Children of God

Compassion’s asking this month that I write about what it means to be a child of God. Well, lately when I listen to music on my phone, I always seem drawn to this song (called “Children of God”). I love to hear Scripture sung, and this is straight out of Peter. I suppose it’s what being a child of God means to me:
“We are the children of God – LORD You have spoken.” Once we’ve believed in Jesus and become children of God, that’s who we are. God has welcomed us into His family and won’t let us go.
“We are the children of God – we are the chosen.” If like me you can remember the specific time you became a Christian, perhaps you think it was your choice, but Jesus clearly tells us it’s the other way round.
“Called out of the darkness and into the light, declaring Your majesty.” This line blows me away. Maybe sometimes you feel crushed and darkness doesn’t seem very far away, but if you keep bringing your problems to Jesus and trusting that He’ll help, you will overcome and then you can declare God’s power to those around you.
“A holy nation, we are the children of God.” I watched a DVD at church yesterday about someone who’d just had an encounter with God. She said: ‘The first thing I noticed was that God was holy and God was good. The second thing I noticed was that I was so not holy and not good’. I know what she’s saying, but the amazing thing is that when we follow Jesus, we’re being made holy. “Those He justified, He also glorified”, says Paul. God’s done this for us already and it’s being worked out as we live our lives on earth.

That’s what it means to me to be a child of God. What does it mean to you? If you’re a blogger, maybe you could join other Compassion bloggers and write about it this month. If you’re a sponsor, why not include it in a letter to your sponsored child?

Now October is Over

Can I start by saying a huge thank-you if you’ve read my life-story throughout October? Every like and comment was appreciated, and a special mention for Melissa who commented so regularly. Space didn’t permit, but what I’ve really missed has been giving a shout-out to others who were also writing for 31 days. That’s why I thought I’d highlight some posts for you now:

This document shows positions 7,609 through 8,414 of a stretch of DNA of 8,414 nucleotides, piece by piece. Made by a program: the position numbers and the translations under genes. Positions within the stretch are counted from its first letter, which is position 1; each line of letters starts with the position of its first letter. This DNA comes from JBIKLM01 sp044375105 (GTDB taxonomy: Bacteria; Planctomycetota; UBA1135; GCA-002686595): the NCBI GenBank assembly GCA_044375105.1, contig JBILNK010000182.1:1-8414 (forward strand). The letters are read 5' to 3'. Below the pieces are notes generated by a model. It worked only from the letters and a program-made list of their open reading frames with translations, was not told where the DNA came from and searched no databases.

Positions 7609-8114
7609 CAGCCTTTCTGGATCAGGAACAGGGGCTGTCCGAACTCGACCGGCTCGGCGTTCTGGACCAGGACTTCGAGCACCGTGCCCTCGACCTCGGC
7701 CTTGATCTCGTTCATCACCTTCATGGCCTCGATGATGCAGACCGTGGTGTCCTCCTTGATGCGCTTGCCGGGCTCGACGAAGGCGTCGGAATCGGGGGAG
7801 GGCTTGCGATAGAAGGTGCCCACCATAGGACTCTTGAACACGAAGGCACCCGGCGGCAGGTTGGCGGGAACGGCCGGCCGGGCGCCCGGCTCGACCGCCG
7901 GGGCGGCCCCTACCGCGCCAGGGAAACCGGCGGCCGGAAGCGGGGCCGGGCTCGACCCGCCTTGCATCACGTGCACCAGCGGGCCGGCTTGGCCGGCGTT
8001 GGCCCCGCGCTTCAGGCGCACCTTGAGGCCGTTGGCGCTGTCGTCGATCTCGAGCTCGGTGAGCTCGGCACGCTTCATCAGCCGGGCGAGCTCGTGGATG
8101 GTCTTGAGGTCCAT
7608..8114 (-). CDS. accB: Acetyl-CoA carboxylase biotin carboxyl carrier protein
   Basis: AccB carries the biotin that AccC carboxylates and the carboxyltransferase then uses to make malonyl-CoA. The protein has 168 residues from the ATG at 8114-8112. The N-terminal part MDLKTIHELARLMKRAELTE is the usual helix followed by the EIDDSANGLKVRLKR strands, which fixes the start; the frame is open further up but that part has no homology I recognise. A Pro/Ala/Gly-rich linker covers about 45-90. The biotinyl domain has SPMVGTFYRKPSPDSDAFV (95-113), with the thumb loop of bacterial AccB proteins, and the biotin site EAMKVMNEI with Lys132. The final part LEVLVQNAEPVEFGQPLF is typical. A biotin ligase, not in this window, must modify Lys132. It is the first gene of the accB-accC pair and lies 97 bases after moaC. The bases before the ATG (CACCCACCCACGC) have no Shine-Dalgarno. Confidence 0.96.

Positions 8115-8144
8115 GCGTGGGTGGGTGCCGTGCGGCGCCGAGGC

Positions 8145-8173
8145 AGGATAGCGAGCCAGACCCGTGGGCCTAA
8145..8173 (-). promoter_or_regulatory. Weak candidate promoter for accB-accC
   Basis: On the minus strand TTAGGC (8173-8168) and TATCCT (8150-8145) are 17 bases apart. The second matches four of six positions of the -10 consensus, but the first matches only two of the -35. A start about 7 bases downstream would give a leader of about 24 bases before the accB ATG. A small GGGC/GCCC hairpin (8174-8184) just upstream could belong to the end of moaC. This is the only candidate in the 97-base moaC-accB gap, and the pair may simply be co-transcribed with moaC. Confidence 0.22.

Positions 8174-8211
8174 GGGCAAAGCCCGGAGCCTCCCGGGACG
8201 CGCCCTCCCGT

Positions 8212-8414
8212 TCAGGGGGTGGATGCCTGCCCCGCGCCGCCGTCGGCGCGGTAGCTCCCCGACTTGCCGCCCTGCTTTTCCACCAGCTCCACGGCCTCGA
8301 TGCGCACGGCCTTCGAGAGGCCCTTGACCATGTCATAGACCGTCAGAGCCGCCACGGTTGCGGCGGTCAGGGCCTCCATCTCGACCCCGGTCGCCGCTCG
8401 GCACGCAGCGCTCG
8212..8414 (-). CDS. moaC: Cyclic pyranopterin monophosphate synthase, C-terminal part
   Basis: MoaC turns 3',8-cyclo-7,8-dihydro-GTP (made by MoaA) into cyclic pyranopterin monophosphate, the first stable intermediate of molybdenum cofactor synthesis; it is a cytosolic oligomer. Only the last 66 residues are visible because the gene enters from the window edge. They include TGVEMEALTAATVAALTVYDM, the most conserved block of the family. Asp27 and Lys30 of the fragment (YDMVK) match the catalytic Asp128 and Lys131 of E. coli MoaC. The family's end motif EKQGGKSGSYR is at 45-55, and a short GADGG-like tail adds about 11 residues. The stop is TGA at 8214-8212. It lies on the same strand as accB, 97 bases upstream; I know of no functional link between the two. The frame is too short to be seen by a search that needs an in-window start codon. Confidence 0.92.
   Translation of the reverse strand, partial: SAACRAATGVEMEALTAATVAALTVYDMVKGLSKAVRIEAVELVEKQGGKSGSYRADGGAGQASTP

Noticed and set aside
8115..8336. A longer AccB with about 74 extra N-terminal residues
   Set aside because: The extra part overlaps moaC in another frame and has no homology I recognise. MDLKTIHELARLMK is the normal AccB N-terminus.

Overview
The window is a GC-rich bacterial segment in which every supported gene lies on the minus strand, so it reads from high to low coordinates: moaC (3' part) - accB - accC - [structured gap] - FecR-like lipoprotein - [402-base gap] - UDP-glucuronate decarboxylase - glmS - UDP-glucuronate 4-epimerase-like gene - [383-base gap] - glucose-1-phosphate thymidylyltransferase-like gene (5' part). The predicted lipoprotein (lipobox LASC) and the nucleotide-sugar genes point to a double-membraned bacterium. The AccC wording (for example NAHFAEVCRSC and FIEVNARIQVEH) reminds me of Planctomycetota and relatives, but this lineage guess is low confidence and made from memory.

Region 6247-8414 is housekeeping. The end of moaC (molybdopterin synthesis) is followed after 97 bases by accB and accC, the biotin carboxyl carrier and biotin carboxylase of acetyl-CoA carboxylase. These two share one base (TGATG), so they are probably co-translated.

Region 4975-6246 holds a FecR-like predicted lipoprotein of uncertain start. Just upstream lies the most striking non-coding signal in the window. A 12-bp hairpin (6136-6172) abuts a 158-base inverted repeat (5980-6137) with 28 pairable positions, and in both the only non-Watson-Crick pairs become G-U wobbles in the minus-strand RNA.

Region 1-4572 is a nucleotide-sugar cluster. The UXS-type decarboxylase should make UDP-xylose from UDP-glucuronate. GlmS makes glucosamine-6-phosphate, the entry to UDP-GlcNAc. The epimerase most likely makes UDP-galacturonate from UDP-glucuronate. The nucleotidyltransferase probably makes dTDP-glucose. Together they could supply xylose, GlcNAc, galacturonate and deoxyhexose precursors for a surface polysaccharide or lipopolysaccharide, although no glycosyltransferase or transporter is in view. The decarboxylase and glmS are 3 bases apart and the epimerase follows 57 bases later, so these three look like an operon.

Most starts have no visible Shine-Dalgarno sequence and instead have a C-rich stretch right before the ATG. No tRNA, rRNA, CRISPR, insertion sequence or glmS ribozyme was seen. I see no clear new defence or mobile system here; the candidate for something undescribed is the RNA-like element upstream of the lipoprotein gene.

I’ll start with Robyn. I’d never read her blog before, and she’s written what’s been my favourite series of the whole month (well done Robyn). Here’s a post from her adoption adventure.

Not surprisingly, my blogger-friend Becky’s also included. She and her pastor-husband and four children make me smile through the videos she shares on Facebook, and having grown up a pastor’s daughter and become a pastor’s wife, who better to write 31 Ways to Appreciate Your Pastor? Way 3 was one of my favourites.

You’ll know from last month about my South African friend I’d love to meet. Because of her I have a growing interest in the country, so enjoyed Kate’s 31 Days of Life in South Africa. Who knew traffic-lights were called robots?! Kate also added an extra dimension to her challenge and wrote every post in 5 minutes, as did several others.

Here’s a taste of the most honest series I’ve come across – Caiobhe’s 31 Days of Hope for a Messed-up Marriage, and the most fun? Definitely Caroline and Greg’s on Truth or Dare.

I enjoyed these posts by Tobi and Annie in their series about books.

Several bloggers featured people who’d impressed them, like Joseph or the 31 Dayers Facebook-group, but let me really recommend Barbara’s Inspirational Biography series. I love snippets about Christians from of old, and this post about Susannah Spurgeon made me smile because of the lovely quote from Charles about his letters to her.

And the series I haven’t got around to but am looking forward to getting into? 31 Days of Writing as Worship.

Hopefully, in amongst all those, there’s something you’ll enjoy too. Happy reading, and if I’ve missed you out and you think I might enjoy your series, please tell me in the comments.